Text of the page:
Mimi Reinhard, a secretary in Oskar Schindler’s office who typed up the list of Jews he saved from extermination by Nazi Germany, has died in Israel at the age of 107.
Reinhard died early Friday and was buried Sunday in Herzliya, near Tel Aviv, her son, Sasha Weitman, confirmed.
She was among 1,200 Jews rescued by German businessman Schindler after he bribed Nazi authorities to let them keep them as workers in his factories. The story was made into the Oscar-winning 1993 film Schindler’s list by director Steven Spielberg.
Reinhard was born Carmen Koppel in Vienna, Austria in 1915, and moved to Krakow, Poland before the outbreak of World War II. After Nazi Germany invaded Poland in 1939, she was confined to the Krakow ghetto before being sent to nearby Plaszow concentration camp in 1942.
“I didn’t know it was such an important thing”
Reinhard’s knowledge of shorthand led her to work in the camp’s administrative office, where, two years later, she was ordered to type up the handwritten list of Jews who were to be transferred to Schindler’s munitions factory.
“I didn’t know it was such an important thing, this list,” she told an interviewer for Yad Vashem, the World Holocaust Remembrance Center, in 2008. “First of all, I already got the list of those who were with Schindler in Krakow, in his factory, I had to put them on the list.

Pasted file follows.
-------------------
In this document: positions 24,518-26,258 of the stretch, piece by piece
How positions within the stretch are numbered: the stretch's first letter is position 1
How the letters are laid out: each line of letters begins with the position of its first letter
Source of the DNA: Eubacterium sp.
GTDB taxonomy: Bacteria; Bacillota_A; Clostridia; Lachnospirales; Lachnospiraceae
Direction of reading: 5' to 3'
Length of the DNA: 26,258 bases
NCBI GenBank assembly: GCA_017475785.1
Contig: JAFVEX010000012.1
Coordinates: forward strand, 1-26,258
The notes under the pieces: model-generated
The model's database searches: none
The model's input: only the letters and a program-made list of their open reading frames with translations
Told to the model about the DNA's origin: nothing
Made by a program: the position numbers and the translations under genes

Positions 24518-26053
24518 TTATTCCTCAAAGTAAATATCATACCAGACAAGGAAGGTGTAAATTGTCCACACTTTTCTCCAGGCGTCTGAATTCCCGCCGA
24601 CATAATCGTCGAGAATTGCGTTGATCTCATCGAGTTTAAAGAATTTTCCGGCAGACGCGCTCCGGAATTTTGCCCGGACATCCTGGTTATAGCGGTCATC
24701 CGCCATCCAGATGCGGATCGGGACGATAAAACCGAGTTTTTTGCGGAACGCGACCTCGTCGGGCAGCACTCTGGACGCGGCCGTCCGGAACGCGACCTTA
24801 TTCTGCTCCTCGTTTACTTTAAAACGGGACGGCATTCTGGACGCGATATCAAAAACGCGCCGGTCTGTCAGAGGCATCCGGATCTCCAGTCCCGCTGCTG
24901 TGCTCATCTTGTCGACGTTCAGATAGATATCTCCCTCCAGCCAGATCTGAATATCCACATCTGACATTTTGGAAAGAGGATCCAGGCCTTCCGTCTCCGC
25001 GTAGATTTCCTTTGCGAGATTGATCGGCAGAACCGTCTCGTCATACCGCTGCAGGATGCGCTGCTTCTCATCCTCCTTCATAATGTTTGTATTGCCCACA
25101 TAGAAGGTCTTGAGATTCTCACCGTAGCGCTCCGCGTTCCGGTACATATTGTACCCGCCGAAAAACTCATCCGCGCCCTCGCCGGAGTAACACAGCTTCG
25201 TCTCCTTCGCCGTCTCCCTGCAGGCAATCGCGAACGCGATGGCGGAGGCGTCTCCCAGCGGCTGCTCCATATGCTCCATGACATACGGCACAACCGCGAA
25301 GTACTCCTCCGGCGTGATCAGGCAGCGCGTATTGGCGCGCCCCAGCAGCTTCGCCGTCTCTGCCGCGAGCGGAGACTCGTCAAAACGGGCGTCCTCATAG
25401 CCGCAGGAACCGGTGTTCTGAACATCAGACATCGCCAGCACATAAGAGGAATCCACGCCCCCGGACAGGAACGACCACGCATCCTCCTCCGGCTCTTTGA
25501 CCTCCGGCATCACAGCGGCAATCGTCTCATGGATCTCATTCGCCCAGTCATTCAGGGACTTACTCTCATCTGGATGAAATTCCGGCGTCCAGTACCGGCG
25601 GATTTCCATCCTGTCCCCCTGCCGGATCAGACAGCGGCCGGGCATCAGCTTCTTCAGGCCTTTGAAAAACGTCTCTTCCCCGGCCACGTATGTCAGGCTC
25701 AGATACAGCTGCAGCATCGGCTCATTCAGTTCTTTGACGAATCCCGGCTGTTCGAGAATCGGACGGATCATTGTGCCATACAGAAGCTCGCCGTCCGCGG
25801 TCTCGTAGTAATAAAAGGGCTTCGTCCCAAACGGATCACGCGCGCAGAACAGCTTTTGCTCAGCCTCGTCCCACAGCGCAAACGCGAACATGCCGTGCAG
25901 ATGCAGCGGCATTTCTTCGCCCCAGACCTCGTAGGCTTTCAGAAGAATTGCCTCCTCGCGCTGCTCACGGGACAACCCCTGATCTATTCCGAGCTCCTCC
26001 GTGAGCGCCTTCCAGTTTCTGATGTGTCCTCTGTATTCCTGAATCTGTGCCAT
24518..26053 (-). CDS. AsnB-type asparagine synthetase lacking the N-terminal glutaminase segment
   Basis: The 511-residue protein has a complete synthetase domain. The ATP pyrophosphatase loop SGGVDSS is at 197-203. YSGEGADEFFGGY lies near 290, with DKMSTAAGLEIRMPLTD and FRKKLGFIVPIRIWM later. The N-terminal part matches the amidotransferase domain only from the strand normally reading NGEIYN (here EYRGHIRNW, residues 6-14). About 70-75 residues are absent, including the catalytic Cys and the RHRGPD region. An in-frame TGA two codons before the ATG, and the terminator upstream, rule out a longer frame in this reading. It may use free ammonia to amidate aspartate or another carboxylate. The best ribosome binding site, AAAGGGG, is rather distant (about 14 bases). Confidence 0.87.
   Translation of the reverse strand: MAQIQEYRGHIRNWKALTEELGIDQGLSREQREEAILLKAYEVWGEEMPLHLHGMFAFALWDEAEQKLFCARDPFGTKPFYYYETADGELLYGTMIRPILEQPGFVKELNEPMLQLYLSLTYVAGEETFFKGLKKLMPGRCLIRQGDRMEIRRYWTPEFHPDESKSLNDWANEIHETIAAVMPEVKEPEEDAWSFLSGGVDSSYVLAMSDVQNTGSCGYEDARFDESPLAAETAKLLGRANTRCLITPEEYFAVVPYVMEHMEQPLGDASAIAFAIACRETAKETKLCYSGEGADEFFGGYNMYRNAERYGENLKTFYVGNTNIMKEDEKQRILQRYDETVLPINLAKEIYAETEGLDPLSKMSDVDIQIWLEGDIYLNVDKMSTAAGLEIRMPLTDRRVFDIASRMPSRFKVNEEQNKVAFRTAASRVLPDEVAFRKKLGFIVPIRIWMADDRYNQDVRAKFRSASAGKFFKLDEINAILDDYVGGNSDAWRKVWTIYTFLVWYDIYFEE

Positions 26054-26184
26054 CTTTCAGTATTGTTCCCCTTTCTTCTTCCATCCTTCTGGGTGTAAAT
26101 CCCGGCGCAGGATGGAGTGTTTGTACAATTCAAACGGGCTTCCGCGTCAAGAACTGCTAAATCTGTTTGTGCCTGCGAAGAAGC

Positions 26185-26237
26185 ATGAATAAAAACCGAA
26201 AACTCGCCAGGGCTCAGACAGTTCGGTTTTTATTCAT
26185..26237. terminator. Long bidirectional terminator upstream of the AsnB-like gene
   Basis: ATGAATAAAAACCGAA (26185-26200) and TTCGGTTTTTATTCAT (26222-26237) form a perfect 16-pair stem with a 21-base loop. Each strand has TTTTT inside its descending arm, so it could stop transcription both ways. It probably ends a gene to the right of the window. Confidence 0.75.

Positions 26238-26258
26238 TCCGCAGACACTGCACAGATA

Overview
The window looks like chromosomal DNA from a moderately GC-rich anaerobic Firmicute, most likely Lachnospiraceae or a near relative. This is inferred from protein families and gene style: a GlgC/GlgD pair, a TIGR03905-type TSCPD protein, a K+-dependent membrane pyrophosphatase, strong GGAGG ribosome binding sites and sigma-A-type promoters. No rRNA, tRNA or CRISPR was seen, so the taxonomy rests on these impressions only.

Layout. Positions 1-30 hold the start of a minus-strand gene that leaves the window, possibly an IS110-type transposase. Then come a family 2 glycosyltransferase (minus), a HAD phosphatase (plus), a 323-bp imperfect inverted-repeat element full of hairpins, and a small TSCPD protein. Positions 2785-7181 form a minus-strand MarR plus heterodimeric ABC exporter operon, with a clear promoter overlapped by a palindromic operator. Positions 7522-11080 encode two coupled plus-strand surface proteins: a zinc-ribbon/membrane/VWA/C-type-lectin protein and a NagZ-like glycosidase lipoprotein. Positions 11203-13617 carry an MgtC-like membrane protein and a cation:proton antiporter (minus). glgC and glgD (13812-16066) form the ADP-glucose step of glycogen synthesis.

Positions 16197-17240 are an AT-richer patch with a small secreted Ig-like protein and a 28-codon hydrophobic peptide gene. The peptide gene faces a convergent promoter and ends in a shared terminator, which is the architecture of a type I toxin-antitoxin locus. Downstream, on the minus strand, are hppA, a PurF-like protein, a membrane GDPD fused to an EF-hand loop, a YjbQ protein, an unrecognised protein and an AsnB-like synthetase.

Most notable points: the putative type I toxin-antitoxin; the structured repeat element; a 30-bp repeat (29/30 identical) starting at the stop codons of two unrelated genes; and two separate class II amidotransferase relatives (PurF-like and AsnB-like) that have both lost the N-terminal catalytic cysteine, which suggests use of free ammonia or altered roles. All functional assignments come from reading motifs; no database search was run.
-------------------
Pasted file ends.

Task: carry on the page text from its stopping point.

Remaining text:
Later, she put her own name and the names of two friends.
At the Brunnlitz labor camp, where Schindler’s munitions factory was located, she was put to work in Schindler’s office.
She said that although she worked in Schindler’s office towards the end of the war, she had little personal contact with him.
“He was a very charming, very outgoing man,” she recalls, decades after the war. “He didn’t treat us like garbage.”
Schindler died in West Germany in 1974.
After the war, Reinhard moved to the United States, where she lived until immigrating to Israel in 2007, at the age of 92.
Weitman, Reinhard’s son, said that after arriving in Israel she “became something of a celebrity” because of the Schindler’s list the film’s popularity, something he said “pumped another 15 years into his life”.